Russell Wilson has been officially named Seattle’s starter for the opening game against Arizona. He was given the start on Friday night against Kansas City, and all the Seahawks did was win 44-14. When Russell Wilson was at quarterback, Seattle never punted through most of three quarters. Four field goal attempts (three made), three touchdowns. He finished 13 of 19 for 185 yards with two touchdown passes, and another 58 yards rushing.
He benefited from two very questionable roughing calls against Tamba Hali on the scoring drive right before halftime. Other than that, he earned all of it, making plenty of excellent throws on third down, hitting guys downfield, and scrambling for big plays.
It’s a really rare feat for a quarterback drafted outside the top two rounds to be inserted immediately as a starter. As Scott Hanson notes, it’s been since 1973 (Joe Ferguson) that a third round draft pick started opening day as a rookie. I went through the history of rookie quarterbacks who started opening day while being drafted outside the first two rounds in Friday’s preview post. Over the last 30 seasons, only one “out of college” rookie under the age of 25 started opening day – Kyle Orton in 2005. In addition, Chris Weinke was 29 when he was a fourth round pick and started the opener for Carolina in 2001. Most of the later round rookies who started the opener did so because of either injury to the starter, or they were playing for an expansion-type team.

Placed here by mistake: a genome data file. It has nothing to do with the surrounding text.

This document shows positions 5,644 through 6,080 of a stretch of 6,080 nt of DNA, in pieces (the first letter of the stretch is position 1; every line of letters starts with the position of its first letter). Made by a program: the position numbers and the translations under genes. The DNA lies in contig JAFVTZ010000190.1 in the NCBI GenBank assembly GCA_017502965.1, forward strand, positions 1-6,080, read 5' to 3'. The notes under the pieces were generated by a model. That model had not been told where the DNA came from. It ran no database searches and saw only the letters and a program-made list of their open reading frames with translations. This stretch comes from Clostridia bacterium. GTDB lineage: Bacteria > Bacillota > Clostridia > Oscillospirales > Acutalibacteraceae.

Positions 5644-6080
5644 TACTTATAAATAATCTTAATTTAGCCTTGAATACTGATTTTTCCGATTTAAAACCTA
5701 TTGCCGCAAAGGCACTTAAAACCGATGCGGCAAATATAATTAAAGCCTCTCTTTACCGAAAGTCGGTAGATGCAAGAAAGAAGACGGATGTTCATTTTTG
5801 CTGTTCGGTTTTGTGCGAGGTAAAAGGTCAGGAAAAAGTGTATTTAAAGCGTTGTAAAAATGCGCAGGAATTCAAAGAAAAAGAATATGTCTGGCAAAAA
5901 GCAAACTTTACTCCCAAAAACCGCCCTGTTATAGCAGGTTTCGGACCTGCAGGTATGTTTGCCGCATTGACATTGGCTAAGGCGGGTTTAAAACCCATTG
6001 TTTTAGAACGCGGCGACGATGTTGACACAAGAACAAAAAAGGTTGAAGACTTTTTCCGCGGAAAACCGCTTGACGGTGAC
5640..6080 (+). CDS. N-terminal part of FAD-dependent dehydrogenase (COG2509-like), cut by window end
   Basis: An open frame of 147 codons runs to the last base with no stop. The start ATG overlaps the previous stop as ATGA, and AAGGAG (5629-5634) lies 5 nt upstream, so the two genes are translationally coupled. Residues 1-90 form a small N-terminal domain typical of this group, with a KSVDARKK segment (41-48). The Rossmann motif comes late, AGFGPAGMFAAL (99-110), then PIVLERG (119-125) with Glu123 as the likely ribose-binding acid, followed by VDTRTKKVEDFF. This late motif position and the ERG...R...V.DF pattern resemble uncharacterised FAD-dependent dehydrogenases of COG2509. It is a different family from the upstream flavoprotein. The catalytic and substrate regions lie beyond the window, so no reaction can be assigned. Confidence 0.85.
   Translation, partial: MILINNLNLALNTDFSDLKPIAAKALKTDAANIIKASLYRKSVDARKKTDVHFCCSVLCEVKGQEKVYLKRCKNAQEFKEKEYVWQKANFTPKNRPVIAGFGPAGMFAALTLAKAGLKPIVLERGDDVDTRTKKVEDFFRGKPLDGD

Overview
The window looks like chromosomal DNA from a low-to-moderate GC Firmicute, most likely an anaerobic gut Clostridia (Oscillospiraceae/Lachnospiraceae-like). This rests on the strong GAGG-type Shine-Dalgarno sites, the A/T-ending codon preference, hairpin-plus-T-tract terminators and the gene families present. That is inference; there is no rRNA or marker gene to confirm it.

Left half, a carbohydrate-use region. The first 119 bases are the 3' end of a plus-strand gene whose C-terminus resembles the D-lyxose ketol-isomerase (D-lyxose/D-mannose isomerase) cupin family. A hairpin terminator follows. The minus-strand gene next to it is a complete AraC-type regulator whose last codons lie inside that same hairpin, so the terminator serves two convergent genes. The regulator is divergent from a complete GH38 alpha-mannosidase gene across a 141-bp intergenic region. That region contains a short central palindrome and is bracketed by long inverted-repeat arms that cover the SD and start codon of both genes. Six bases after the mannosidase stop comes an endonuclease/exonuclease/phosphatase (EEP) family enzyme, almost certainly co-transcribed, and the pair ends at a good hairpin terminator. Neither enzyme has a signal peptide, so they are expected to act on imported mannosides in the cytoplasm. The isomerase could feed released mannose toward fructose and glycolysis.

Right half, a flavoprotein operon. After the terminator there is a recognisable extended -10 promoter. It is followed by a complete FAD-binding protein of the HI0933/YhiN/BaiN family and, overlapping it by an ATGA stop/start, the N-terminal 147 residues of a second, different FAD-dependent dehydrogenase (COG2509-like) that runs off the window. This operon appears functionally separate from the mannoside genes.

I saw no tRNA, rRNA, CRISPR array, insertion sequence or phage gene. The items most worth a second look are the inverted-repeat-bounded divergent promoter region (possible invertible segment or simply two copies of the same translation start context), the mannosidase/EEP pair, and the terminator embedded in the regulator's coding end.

Clark Judge at CBS thinks that inserting Wilson in the lineup means that Seattle’s playoff chances take a hit? Is that really the case? Over the history of football, yes, very few rookie quarterbacks started on good teams. They either got opportunities on bad teams or waited in line in better organizations. However, over the last eight years, nine rookie quarterbacks have started opening week.* Six of those teams went on to make the playoffs, and I would say that none of them were worse off by starting the rookie over the other option on the team. The three teams that didn’t make it were all quarterbacked by first overall picks (Stafford, Newton, Bradford) and played for really bad teams the year before – situations more similar to what Andrew Luck or Brandon Weeden is facing this year. All nine teams to start a rookie, on average, went from 4.2 to 8.4 wins.
Can Seattle make the playoffs with Russell Wilson at quarterback? I don’t know. They were 7-9 last year with a near league average SRS ranking, with some combination of Tarvaris Jackson and Charlie Whitehurst at quarterback. I kind of like their chances. I don’t think they took a hit by starting the better quarterback, though, rookie or not.
*Why nine? Because going back one year means I get to torture Detroit fans with Joey Harrington, and invoke David Carr. Still, 6 of 11 shows rookies have had more success recently at a team level.
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[photo via US Presswire]